For all you paranoid conspiracy theorists out there that are busy shitting bricks, I will be developing a USB based jamming device that will saturate the area with dummy signals. Please send $100 via brown paper bag on doorstep courier.

      • by Chabo (880571) on Thursday March 12, 2009 @05:19PM (#27173371) Homepage Journal

        Real data thieves don't even bother with a keystroke sniffer: they know the sound of each key, so they only have to hear your password being typed to know it.

        • Re:Guess what (Score:5, Informative)

          by fuzzyfuzzyfungus (1223518) on Thursday March 12, 2009 @05:27PM (#27173509) Journal
          I can't hear you sonny, type louder! [acm.org]
        • Re:Guess what (Score:5, Informative)

          by belmolis (702863) <billposer@alum. m i t .edu> on Thursday March 12, 2009 @05:49PM (#27173835) Homepage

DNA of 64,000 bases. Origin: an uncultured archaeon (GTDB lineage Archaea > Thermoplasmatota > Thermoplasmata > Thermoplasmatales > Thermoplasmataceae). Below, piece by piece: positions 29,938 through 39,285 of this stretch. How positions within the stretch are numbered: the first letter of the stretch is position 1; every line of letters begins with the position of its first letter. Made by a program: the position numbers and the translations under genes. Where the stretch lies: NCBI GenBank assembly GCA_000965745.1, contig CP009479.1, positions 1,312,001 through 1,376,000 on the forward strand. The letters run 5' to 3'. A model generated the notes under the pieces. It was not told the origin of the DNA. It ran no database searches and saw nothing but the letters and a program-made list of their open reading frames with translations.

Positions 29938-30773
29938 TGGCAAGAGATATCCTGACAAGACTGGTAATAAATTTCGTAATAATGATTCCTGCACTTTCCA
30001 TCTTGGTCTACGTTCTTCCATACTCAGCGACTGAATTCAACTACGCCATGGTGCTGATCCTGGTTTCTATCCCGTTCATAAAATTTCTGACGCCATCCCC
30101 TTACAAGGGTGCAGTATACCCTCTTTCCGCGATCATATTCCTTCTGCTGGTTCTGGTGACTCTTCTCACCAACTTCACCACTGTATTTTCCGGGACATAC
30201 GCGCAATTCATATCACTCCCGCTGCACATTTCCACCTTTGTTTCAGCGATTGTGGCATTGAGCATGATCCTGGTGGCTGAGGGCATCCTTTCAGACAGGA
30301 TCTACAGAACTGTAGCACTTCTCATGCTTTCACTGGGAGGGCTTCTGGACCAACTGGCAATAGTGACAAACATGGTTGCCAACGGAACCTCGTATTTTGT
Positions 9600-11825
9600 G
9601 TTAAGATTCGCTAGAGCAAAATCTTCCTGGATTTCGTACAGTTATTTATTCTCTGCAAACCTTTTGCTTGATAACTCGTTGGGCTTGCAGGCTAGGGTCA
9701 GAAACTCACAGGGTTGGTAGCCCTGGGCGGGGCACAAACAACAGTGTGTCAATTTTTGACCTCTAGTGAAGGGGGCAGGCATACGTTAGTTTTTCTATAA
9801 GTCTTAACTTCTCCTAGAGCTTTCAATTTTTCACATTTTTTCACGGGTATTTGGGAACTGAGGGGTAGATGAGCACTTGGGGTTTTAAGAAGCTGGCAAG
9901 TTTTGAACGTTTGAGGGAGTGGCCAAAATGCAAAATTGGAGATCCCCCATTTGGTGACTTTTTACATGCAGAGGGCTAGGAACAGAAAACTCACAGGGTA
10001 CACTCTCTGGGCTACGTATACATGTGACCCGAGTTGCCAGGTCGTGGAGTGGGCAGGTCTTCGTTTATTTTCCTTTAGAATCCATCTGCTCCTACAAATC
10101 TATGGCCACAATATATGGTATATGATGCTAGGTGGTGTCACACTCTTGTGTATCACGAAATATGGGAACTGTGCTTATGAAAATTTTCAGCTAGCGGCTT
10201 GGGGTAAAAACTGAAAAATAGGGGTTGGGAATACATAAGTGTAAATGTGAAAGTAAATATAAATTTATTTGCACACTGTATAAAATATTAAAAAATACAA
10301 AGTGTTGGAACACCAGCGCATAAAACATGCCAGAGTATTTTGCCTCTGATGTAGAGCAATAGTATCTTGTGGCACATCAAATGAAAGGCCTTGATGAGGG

A surefire way to get around keyboard monitoring is not to use one. It is admittedly rather tedious, but if you have good cause to be concerned about security, you can use an on-screen keyboard. As far as I know, they can't obtain the necessary information by monitoring your mouse signals.

          Martus [martus.org], a package aimed at human rights workers who need to keep their activities secret from hostile governments, includes an on-screen keyboard.

          • by Culture20 (968837) on Thursday March 12, 2009 @06:00PM (#27174005)

            A surefire way to get around keyboard monitoring is not to use one. It is admittedly rather tedious, but if you have good cause to be concerned about security, you can use an on-screen keyboard.

            Tempest.

            In future ITSO announcements:
            Your pass-group must contain one of each of the following:

            1. 20 character passphrase